Daily brief: two policemen arrested in Benazir assassination case
Editor’s note: the AfPak Channel Daily Brief will be off until January 3, 2011. Happy holidays and new year! Special AfPak Channel Feature: The Hidden War — Stories You Missed in Afghanistan and Pakistan in 2010 (FP). As the year comes to an end, the AfPak Channel asked its contributors to list the "Stories You ...
Editor's note: the AfPak Channel Daily Brief will be off until January 3, 2011. Happy holidays and new year!
Editor’s note: the AfPak Channel Daily Brief will be off until January 3, 2011. Happy holidays and new year!
Special AfPak Channel Feature: The Hidden War — Stories You Missed in Afghanistan and Pakistan in 2010 (FP). As the year comes to an end, the AfPak Channel asked its contributors to list the "Stories You Missed" in this troubled region — and to explain why these will be the ones making headlines in 2011.
Investigating the investigators
Pakistani police have arrested two senior police officers, former Rawalpindi police chief Saud Aziz and former superintendent of police Khurram Shahzad, on accusations of dereliction of duty over the 2007 assassination of former Pakistani prime minister Benazir Bhutto (AFP, ET, The News). A prosecutor had previously accused the two of being responsible for hosing down the scene and destroying key evidence, and for failing to provide Bhutto with adequate security and today he said, "Several other points need to be investigated;" bail has been denied to the two men, and court is adjourned until January 7.
Pakistani officials reacted angrily to yesterday’s report in the New York Times that the U.S. is seeking to expand ground operations on Pakistani territory, with Foreign Ministry spokesman Abdul Basit asserting, "We have drawn a red line and any move to cross it will have a serious consequence" (Times, LAT). NATO also sharply denied that the U.S. military has any such plans.
Reuters considers tensions between Iran and Pakistan, following a December 15 double suicide bombing in the Iranian town of Chabahar that was claimed by Jundollah, a Sunni militant group believed to be based in Baluchistan (Reuters).
Tensions with allies
NATO is investigating claims that five Afghan civilians were killed when coalition forces returned fire against militants in the Sangin district of Helmand province, and the provincial governor’s office issued a statement calling for NATO to "pay attention to civilian casualties" (AP, AP). There were at least 6,215 civilian casualties this year through October, a 20 percent rise over the same time last year, and some 75 percent of which were attributable to insurgents; casualties caused by coalition forces have fallen 18 percent this year, according to the United Nations. The Taliban called the U.N. report "fabricated" (Reuters).
Afghan President Hamid Karzai’s spokesman Waheed Omar said earlier this week that international forces have not provided adequate weaponry for Afghan security forces, stating, "I would agree that time and effort was spent training the Afghan national army and police. But we will not agree that a lot of time and effort was spent in equipping the national security forces" (LAT). Omar also called for more focus on Afghanistan’s economic development. Up to 3,000 teenage soldiers and police were recently removed from Afghanistan’s armed forces, to be trained in different fields (Pajhwok).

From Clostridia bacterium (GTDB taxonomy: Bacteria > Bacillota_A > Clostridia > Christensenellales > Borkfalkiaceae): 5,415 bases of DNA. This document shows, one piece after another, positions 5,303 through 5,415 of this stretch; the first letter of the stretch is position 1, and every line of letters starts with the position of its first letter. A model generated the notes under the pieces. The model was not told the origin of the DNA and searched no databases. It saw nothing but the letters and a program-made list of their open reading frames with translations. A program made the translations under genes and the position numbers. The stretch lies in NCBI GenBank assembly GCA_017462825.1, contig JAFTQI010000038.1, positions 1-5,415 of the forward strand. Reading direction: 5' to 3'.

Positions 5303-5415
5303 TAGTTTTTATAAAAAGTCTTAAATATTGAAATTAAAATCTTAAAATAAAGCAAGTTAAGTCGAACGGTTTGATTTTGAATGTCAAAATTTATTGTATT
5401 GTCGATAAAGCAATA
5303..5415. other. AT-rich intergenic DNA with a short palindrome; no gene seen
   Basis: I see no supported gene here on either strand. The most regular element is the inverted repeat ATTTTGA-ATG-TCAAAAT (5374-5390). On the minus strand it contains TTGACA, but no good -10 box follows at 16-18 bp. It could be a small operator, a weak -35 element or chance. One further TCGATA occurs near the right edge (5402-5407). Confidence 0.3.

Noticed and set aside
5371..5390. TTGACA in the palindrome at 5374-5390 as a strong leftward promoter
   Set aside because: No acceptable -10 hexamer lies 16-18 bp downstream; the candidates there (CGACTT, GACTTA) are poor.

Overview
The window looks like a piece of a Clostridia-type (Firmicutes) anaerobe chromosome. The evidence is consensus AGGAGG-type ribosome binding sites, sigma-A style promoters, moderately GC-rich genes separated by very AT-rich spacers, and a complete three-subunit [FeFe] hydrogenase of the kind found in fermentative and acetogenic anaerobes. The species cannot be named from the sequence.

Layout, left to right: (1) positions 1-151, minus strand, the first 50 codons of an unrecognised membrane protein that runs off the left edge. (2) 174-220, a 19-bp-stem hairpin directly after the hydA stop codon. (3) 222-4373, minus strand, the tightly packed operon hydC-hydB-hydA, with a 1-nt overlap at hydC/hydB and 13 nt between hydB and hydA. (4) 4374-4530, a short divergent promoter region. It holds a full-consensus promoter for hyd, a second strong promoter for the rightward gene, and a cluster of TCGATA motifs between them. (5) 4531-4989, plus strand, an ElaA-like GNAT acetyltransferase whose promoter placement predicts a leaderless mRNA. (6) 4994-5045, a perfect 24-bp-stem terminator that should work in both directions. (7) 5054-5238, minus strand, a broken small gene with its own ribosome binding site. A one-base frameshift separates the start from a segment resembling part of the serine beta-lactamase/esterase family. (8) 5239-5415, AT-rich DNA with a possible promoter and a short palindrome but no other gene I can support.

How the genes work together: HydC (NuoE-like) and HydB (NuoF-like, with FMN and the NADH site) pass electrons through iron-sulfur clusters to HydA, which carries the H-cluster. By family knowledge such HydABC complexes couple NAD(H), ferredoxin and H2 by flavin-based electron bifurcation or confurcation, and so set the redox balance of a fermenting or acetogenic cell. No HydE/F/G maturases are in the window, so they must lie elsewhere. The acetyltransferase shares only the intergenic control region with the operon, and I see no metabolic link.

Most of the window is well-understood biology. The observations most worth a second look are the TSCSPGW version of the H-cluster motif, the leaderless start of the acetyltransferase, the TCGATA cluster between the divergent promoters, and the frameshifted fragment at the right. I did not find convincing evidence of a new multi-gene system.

Iran has reportedly been carrying out a blockade along its western border with Afghanistan for going on three weeks, preventing almost 2,000 fuel tanker trucks from entering the country because of claims that the fuel would supply coalition forces, though the Afghan government says the imports are for civilian use only (WSJ). The blockade could push up fuel prices ahead of Afghanistan’s harsh winter, and has already deprived the Afghan government of $3.5 million in customs fees in Nimroz alone.
Yesterday a subcommittee of the U.S. House of Representatives’ oversight committee released the results of an investigation into multi-billion dollar Pentagon fuel contracts at the Manas Transit Center in Kyrgyzstan, a key supply hub for the war in Afghanistan, criticizing the DoD for failing to perform adequate due diligence into Mina Corporation and its sister company Red Star Enterprises, despite "?serious allegations of corruption, significant political and diplomatic fallout in Kyrgyzstan, the companies’ unusual behavior and hyper-secrecy" (Tel, Post, NYT). The report is available here (House).
BBMing in Pakistan
The Lahore-based Five Rivers technology firm has developed what is currently the top paid application for Blackberry, the Photo Editor Suite (AFP, Daily Times). The seven year old company has 50 employees and its product manager told the press, "We feel we are on top of the world. This is incredible."
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